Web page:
Elite athletes regularly run between 80 and 100 miles a week while training. I have always been in awe of those numbers, and the ability for their legs to sustain such a high level of endurance. Clearly, I am not an elite athlete in any commonly accepted form of the term. However, over the past two weeks, I’ve run 134 miles. I’ve also run 2 marathons in 6 days. These are both stats I didn’t think possible even a year ago. Needless to say, it’s been a crazy year!
This past weekend, I traveled to Shenandoah, IA to run the 1st Wabash Trace Trail Marathon. This race was nice and close, relatively cheap, and fit in well with my schedule. However, I’d be lying if I said I wasn’t a tad bit skeptical of the overall quality of the experience. However, this race put those fears to bed and produced a very enjoyable marathon experience! As a first race, the organizers definitely have a lot to be proud of and I have no doubt that this race will be around for many more years to come.
Shenandoah is a small town in southwestern Iowa with a population of just over 5000 people. As I drove in on the main highway running through town, I was acutely aware of the quintessential small rural town feel of the community. Packet pickup was at a local eatery, and as I walked in, it was business as usual for everyone else in town. I found a small table in the back with a nice young woman handing out packets, and she crossed my name off the list. I was camping at a local park in town with some friends, and I was happily given directions. I have a tendency to get lost pretty easily, but I still managed to find the park. We set up our tents, and then headed into town for a quick dinner. We returned to a relaxing evening with the stars overhead. It was a bit chilly at night, but there is something special about sleeping out under the stars on a cool (almost) fall evening.
The race began at 7:00AM the next morning in Malvern, IA (pop. 1142), so we headed out from our campsite around 6:00AM to make the 36 mile drive. Despite getting turned around, we still ran up to the start just as they were finishing the national anthem. The group of friends I was with were competing in the marathon relay, so they proceeded to spread themselves out along the course in due time. The gun went off, and I took off with the 39 other marathoners and the handful of leadoff relay runners. Did I mention this was a small race? 🙂
After about the first two miles, I was relatively on my own for the remainder of the race. I did play leap frog with various runners throughout the course (the half marathon started further down the course in order to finish at the same location), but this point-to-point race gave me plenty of time to think! The trail is an old rail bed, and was a very easy run. The tree canopy was almost universal, providing beautiful scenery along the entire route. As I ran along this trail, sunlight periodically peeking through the trees, corn and soybean fields visible through the trees on either side, I couldn’t help think that it doesn’t get much more “Iowa” than this run. The echo of a farm auction in the distance thus became the icing on the cake.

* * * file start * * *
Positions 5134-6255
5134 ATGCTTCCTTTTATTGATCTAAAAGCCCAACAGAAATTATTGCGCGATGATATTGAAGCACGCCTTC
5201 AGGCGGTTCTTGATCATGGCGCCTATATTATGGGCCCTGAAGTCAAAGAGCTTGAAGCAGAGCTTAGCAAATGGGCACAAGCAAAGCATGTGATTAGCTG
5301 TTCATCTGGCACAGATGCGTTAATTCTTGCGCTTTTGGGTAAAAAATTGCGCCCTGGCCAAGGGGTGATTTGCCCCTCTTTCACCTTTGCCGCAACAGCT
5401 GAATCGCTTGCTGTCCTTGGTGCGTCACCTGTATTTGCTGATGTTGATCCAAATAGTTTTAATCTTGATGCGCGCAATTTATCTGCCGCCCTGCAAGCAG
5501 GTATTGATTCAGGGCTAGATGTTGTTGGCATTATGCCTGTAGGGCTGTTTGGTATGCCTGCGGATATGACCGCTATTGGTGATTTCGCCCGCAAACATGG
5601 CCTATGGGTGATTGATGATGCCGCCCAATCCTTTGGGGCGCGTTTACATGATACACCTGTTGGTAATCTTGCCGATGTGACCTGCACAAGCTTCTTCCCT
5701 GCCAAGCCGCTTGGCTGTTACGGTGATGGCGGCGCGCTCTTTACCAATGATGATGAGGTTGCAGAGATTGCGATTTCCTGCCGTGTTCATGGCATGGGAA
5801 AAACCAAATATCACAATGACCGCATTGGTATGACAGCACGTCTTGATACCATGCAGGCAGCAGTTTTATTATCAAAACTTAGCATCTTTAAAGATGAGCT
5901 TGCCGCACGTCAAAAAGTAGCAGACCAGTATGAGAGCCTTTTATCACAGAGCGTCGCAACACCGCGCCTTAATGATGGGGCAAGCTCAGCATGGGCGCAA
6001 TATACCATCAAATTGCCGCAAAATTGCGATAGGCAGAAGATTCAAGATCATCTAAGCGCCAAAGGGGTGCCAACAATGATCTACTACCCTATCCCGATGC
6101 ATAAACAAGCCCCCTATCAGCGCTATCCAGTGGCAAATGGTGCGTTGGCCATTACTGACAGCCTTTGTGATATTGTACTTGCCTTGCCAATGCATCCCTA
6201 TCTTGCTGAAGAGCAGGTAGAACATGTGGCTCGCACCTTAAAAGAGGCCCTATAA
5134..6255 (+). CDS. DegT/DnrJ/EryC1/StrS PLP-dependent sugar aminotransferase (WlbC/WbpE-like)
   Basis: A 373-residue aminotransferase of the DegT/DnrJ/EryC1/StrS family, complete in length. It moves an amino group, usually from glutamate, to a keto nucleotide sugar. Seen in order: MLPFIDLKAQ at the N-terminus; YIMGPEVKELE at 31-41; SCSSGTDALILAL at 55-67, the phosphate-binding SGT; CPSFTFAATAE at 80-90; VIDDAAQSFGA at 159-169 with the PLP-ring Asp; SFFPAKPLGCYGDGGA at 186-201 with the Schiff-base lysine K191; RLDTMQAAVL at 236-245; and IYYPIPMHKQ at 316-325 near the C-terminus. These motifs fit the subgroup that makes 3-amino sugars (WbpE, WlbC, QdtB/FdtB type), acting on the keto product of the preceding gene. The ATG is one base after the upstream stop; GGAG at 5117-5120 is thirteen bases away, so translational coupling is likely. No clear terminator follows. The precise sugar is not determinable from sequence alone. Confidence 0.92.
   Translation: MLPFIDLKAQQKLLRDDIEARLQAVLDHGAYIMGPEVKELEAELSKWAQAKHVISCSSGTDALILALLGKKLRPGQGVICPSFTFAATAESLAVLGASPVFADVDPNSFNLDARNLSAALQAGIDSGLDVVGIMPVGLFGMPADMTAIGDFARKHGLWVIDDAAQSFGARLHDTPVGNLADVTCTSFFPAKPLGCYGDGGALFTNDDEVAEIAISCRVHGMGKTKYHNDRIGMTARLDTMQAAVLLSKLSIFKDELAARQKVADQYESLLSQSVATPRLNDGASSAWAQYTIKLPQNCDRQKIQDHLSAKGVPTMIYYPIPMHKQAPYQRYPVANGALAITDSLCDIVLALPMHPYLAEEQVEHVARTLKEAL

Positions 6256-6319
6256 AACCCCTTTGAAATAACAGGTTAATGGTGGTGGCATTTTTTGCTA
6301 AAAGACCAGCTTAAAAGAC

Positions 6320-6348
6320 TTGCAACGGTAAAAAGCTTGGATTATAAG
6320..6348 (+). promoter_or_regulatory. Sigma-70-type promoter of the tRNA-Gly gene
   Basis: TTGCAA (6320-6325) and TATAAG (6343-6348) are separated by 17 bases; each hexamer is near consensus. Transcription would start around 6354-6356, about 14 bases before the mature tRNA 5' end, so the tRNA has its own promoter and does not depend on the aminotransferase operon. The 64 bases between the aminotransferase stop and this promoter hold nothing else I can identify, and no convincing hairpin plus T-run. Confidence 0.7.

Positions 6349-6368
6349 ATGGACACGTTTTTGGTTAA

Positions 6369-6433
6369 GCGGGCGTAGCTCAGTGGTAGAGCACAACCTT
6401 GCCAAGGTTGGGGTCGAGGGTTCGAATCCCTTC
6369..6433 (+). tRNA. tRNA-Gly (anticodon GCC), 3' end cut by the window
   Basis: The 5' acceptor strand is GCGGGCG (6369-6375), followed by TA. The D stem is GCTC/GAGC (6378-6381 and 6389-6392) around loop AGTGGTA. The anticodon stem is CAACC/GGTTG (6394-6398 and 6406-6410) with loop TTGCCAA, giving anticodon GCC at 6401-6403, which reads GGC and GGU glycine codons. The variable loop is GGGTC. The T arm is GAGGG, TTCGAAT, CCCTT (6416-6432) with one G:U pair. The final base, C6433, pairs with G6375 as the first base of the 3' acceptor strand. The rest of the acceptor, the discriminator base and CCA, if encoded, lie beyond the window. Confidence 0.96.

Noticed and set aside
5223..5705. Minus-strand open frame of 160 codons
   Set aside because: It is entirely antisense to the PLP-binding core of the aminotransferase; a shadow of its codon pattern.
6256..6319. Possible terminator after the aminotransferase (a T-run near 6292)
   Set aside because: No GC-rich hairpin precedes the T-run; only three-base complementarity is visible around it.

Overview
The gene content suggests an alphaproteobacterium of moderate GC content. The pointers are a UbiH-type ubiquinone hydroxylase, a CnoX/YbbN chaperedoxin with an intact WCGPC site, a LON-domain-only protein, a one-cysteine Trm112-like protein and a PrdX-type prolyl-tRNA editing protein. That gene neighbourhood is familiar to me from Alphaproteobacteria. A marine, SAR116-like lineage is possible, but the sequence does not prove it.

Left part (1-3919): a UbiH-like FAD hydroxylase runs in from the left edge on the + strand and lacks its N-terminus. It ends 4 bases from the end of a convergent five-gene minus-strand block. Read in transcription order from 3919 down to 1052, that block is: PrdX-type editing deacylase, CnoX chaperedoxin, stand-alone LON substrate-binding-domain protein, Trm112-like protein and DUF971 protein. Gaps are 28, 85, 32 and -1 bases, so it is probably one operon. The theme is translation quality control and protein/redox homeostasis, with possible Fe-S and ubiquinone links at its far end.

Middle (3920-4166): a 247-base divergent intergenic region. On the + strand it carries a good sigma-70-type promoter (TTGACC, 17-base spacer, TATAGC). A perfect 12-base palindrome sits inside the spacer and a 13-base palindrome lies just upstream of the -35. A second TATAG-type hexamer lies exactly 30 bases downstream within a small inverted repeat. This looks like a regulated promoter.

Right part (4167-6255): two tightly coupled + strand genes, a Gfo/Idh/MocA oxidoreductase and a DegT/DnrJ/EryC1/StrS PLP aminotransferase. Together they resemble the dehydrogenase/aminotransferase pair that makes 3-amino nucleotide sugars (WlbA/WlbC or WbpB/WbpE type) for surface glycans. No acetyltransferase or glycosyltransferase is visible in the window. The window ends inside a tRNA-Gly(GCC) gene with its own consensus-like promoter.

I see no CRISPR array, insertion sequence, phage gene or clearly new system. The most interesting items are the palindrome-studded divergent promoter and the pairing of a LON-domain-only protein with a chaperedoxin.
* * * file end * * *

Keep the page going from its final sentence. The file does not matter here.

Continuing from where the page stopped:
Water stops were evenly placed, and volunteers from town came out in force to assist with the race and offer encouragement to the runners. Although I love the feel of a densely crowed Chicago street during a marathon, there is something equally special about young children shouting “WATER! GATORADE!” as you approach a clearing along a beautiful tree-lined escape from the chaos of life. It was obvious that many of the volunteers may not have completely understood what possesses someone to run a marathon, but the pride in their community and their general hospitality and caring nature shone through even brighter than the sun peeking through the trees.
As with the Sioux Falls Marathon, I was using this race as a training run to adjust my pace as I prepare for my ultimate goal at the end of October. I certainly came closer, finishing in 4:17, but my work isn’t done yet. I crossed the finish line, was handed a high-quality medal, and greeted by my friends who had, as it turns out, won the race overall and taken first place in the relay category with a time of 3:02! Clearly our goals were a bit different 🙂
We made our way down to the tented area with food and drink, posted outside of the same local eatery I had visited the evening before. We spent some time relaxing, recovering, and chatting with other folks, many of whom were local to the area. The pride they had in such a successful event was clear, and they certainly had plenty to be proud of…all-in-all, a great way to qualify as a Maniac!